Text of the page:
Today I saw a woman get on the escalator with her toddler and leave her other child behind who started to panic. I could have definitely took him of to the lift and then driven off with him.

Also today, my dd (9) went to the librarian desk to ask for a book and then disappeared into the depths of the library with him.

pumpkinsweetie Sun 23-Jun-13 09:15:46

If it's true that the mother allowed her dd out to mcdonalds with an unknown man then yes i would say she is negligent. How someone in their right mind would allow their child out with someone they had only just met doesn't bare thinking about.

But the papers frequently stretch the truth, so who knows how much of this is true...

SavoyCabbage Sun 23-Jun-13 10:17:12

The macdonalds was inside the shop that they were already in.

loopyluna Sun 23-Jun-13 11:25:03

This poor mum will never get over this. It was naive and foolish of her but I imagine she was stressed, shopping with 3 kids. 8 year old kicking off cause she was hungry, "nice bloke" (who had managed to manipulate her into trusting him) offers to accompany her to mcdonalds which is practically within view of where she's shopping, while she grabs the last few bits and pays...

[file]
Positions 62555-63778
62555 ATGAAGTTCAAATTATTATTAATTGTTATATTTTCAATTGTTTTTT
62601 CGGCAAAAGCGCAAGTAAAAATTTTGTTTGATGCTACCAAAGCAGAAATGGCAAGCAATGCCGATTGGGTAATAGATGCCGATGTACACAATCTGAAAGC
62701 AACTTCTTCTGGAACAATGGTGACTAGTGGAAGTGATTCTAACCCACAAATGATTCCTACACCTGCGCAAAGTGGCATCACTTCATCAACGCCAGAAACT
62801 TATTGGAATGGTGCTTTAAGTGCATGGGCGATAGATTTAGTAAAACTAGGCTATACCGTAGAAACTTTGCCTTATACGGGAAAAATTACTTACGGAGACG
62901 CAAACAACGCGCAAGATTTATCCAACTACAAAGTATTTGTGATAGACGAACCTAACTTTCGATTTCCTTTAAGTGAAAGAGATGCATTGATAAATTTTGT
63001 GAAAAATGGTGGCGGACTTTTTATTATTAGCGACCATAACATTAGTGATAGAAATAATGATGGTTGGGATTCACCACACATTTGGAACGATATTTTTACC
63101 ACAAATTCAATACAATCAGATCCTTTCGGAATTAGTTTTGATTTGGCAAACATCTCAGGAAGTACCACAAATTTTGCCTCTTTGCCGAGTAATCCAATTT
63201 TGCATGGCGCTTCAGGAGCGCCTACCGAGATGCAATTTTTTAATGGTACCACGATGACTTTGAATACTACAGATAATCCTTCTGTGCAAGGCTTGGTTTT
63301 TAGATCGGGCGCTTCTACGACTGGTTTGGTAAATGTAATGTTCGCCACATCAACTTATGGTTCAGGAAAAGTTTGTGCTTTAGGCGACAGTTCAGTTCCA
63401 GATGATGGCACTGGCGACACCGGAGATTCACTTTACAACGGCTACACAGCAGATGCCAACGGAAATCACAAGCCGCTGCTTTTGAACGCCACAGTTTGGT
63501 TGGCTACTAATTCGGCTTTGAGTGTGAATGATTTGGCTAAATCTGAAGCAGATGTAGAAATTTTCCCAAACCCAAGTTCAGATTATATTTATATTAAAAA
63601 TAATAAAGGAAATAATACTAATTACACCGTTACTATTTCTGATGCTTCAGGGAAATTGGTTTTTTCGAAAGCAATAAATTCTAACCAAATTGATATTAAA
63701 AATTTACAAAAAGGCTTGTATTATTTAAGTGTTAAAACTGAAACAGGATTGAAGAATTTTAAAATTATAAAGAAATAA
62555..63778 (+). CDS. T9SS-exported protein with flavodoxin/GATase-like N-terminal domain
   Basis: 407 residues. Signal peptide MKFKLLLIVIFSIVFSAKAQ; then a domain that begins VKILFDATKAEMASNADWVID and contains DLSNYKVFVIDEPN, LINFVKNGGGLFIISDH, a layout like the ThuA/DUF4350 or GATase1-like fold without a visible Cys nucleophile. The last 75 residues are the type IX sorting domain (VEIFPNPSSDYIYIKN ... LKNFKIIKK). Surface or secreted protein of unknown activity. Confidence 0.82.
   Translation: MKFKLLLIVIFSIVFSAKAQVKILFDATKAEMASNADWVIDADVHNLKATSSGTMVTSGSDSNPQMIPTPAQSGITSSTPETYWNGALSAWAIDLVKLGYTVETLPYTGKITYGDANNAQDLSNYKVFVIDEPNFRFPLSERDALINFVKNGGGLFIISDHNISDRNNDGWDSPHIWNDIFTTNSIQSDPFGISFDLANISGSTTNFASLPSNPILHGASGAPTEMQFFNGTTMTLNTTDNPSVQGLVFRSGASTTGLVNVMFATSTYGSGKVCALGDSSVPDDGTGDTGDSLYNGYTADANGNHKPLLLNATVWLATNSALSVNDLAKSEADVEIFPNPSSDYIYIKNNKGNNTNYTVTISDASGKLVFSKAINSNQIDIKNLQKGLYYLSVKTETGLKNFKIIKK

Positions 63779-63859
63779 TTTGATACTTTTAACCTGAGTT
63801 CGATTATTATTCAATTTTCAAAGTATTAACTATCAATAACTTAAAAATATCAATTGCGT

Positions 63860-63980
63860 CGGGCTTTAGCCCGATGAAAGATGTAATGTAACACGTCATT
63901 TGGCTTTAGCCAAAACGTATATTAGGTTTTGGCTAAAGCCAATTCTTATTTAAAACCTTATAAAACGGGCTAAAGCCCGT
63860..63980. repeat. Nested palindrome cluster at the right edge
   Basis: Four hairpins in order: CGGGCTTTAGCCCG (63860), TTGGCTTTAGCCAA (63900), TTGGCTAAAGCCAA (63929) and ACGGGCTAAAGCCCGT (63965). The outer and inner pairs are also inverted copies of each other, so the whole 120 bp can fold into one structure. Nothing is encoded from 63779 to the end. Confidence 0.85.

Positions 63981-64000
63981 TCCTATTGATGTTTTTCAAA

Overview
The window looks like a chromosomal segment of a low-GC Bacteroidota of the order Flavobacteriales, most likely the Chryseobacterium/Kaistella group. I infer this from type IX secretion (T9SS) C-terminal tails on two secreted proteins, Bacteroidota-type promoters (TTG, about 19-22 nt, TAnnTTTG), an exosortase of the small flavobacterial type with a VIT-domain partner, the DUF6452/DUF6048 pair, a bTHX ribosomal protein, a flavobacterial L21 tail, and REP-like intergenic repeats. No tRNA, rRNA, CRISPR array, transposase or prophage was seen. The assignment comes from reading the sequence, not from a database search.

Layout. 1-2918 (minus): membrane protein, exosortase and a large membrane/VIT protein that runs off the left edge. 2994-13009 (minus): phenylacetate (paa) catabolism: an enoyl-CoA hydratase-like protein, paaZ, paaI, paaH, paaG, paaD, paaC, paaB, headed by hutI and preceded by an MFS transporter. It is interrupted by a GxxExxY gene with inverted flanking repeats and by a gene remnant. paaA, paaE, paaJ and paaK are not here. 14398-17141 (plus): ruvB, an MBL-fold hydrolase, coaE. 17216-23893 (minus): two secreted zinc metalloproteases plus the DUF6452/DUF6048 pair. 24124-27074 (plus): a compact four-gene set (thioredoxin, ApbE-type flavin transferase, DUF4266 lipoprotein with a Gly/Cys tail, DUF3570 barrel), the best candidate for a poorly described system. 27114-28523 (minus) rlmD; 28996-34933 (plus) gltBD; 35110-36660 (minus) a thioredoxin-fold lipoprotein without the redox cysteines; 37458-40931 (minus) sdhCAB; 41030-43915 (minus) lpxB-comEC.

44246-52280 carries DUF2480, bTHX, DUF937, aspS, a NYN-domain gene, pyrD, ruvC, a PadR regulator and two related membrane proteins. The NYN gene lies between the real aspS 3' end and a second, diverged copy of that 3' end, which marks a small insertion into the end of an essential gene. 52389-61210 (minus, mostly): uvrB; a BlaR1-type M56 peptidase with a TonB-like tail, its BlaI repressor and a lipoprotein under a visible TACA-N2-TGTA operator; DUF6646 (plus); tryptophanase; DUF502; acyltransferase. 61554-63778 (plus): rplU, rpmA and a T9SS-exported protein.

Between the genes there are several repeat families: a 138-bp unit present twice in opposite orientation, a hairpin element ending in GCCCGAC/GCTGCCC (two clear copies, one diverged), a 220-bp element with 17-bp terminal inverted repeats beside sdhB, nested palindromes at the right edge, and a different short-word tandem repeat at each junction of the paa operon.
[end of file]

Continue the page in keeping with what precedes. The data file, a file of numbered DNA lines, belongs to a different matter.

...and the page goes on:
It can happen. I would like to hope that, being a bit paranoid from all the horrors that happen, I would never make the wrong call. I could never feel anything but sorrow and compassion for the mum who made the wrong call and will never see her child again though.

Jan49 Sun 23-Jun-13 11:33:10

We've all done it. Packed a child off on a playdate when we don't know the parents. Let the family next to you at soft play watch your child while you change the other ones nappy, left them in the car when you pay for petrol, lost sight of them at the park while we talk.

No "we" haven't all done it. I've never done any of those things. Playdate, I'd go along the first time. Soft play and paying for petrol - keep the children with you. Park - watch them constantly. It's not that hard. Also teach your child not to go off with a stranger or get in a stranger's car.